Should you choose Scrum or Kanban as your preferred way of working?
In a mature team they will look quite similar. It is not an obvious choice and different experts have strong, but different opinions. I am not affiliated with either framework, but have significant experience in both ways of working (roughly 100 teams doing Scrum and 15 teams doing Kanban) so I will share my thoughts and let you decide for yourself.
Let’s first examine the similarities and differences.
- Both are agile (Scrum slightly less by discouraging change during a Sprint – which can be good or bad depending on situation)
- Both are based on the concept of pulling work (in Kanban team pulls when WIP-limit says there is room, in Scrum team pulls a batch of work in Sprint Planning)
- Continuous Improvement is emphasized in both
- Both emphasize transparency and visualization
|Cross-functional self-organizing teams
|Three roles prescribed
The most significant difference between Scrum and Kanban is the timeboxed Sprints. In my experience most software development teams have great benefits from working in cross-functional self-organizing teams and make good use of the three roles (Product Owner, Scrum Master and Developer) so in that scenario it might make sense to use those parts even if you are doing Kanban. In fact, you can combine Scrum and Kanban any way you like, this is called Scrumban. A Scrum team might for example choose to put WIP limits on the states on their board and pull work in Daily Scrum based on those.
The most significant difference between Scrum and Kanban for most teams is the timebox. So the key question to ask yourself is if the timebox is more of a benefit or more of a drawback. To many agile/lean coaches the answer seems obvious – it is a drawback, because it makes the ideal of one-piece-flow impossible. And according to lean and Toyota one-piece-flow is part of the ideal endstate (True North) and therefore Kanban is better than Scrum. While there is truth in this, I do not think it is that simple. There are other aspects to consider as well. First of all, the timebox provides focus and a goal that is not needed in a manufacturing context where the cadence is built into the work process (Takt time). Secondly time boxing is used in time management techniques to increase focus and output so it clearly has benefits as well as drawbacks, even if it is a roadblock for True North. Let’s examine timeboxing a bit deeper. Some agile/lean coaches will also argue that the timebox prevents you from releasing as soon as things are done, but I don’t really see any reason for that. If the team and processes are mature enough to release as soon as things are ready – what’s stopping you?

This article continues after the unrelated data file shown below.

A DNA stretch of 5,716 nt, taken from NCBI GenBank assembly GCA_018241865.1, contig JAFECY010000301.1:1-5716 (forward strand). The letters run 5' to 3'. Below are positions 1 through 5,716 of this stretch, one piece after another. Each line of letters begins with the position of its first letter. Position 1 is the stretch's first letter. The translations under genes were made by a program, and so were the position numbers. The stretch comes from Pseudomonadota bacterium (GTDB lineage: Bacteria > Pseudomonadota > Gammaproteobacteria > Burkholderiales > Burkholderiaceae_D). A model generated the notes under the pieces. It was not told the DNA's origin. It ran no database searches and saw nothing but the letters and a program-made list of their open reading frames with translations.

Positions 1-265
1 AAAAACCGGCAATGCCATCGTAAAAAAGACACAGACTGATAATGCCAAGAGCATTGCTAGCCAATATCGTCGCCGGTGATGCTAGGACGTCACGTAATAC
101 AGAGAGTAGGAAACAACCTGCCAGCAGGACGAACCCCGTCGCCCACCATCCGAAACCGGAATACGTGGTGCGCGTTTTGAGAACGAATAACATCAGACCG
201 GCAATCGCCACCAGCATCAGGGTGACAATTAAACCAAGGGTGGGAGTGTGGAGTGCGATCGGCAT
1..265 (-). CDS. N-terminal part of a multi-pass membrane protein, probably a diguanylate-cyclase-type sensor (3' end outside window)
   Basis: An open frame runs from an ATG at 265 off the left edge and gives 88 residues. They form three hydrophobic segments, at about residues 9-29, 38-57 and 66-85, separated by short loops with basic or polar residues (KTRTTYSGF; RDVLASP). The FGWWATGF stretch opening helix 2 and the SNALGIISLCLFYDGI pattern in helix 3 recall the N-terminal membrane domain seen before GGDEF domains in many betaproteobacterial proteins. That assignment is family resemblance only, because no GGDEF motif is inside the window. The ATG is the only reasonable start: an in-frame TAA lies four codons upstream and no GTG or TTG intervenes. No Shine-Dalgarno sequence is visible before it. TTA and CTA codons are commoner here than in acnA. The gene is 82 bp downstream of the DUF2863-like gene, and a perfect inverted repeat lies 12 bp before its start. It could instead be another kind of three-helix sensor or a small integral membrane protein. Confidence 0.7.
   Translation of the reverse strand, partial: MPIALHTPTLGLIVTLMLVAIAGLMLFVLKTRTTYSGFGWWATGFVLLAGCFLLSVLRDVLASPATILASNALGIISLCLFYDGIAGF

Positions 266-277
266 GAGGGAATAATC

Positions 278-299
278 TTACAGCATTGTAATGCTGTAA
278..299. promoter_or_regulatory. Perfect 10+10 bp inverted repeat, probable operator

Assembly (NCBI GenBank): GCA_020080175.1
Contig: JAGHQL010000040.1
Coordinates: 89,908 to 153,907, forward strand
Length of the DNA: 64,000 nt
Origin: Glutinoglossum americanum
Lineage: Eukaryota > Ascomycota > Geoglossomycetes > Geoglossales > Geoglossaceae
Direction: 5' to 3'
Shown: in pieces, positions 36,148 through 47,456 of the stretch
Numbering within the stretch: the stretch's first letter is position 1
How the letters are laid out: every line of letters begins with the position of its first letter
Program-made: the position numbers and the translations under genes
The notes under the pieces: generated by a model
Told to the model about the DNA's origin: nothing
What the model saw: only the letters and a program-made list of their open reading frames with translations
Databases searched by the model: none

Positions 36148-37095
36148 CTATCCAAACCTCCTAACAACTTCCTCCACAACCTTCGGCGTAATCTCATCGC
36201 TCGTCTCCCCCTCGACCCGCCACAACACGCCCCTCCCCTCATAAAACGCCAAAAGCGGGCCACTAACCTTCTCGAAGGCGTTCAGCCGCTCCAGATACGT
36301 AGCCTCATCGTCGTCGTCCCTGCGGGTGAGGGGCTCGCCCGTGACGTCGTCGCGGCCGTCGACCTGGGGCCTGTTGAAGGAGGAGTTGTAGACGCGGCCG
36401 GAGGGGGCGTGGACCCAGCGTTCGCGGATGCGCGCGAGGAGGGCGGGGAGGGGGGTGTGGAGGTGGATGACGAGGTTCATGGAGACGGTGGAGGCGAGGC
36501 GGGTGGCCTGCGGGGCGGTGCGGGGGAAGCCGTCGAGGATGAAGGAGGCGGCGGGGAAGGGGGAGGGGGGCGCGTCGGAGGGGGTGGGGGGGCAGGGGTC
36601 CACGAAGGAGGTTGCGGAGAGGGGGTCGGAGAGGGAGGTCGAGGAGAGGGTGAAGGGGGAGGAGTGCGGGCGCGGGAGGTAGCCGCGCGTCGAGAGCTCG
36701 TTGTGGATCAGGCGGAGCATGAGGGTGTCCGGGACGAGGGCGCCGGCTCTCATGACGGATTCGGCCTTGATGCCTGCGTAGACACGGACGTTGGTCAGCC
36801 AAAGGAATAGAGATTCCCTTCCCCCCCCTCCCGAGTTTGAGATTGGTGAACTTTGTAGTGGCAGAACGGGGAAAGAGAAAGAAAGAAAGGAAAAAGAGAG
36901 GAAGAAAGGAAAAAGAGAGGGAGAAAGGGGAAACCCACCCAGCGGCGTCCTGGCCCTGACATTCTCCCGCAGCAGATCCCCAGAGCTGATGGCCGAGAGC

Benefits with timebox:
- Focus on the goal at the end of the Sprint can give extra energy to get things done and help avoid goldplating
- Forces hard decisions to be made – when everything we want can’t be done by the end of a Sprint we are forced to think about the best way forward which sometimes leads to surprising options
- To successfully work with timeboxes the team need to build a strong collaboration and sense of shared ownership of success
- Improves predictability – since lack of predictability becomes very apparent through the nature of the timebox
- Easier to synchronize work if there are team dependencies (not the wanted state obviously, but sometimes unavoidable)
Drawbacks with timebox:
- Start and stop creates a bit of overhead
- Breakdown to make items fit can sometimes be unnatural and add a bit of overhead
- Harder to incorporate the complete flow of work from preparations to follow-up after release in a natural way
- Can cause stress and technical debt
- Forces the whole team to participate in planning – which can be good or bad depending on the situation
For teams that are new the benefits of learning how to deeply collaborate and be more or less forced to become more cross-functional and less dependent on individuals might outweigh the drawbacks. In my experience the path to learning to achieve acceptable levels of predictability is faster with Scrum than with Kanban. On the other hand, it is significantly easier and faster to start with Kanban. All teams I have worked with that has started with Kanban has seen significant benefits within weeks, but a some Scrum teams have struggled a bit in the beginning.
For mature teams the benefits of continuous flow, especially when increasing the flow to include preparations and follow-up, might outweigh the benefits of the timebox.
The answer on what the best choice is unfortunately “it depends”. But here are some thoughts that might be helpful.
Timeboxes might be better if:
- The value of the team collaborating closer and becoming less dependent on individuals is high
- Increased predictability is important
As you can see from arguments above, this becomes less important for mature teams which is some of the reason why very mature teams tend to gravitate towards Kanban. But this doesn’t necessarily mean that all teams should mature towards continuous flow, all benefits and drawbacks needs to be considered in the teams context.
Continuous flow might be better if:
- The nature of work that needs to be done is to a large extent unpredictable
- The cost of cross-training team members (both across parts of the product and across roles) outweighs the benefits
- When people doing the work have other work as well (which might make overhead with timeboxes too big and predictability too hard)
As concluding remark Kanban is much more generally applicable than Scrum. It can be used by pretty much any team and it is very easy to get going. And it can even help visualize and manage work across teams. That being said, I believe Scrum still has a valid place in the agile community and even though timeboxes have drawbacks, the benefits will sometimes outweigh the drawbacks.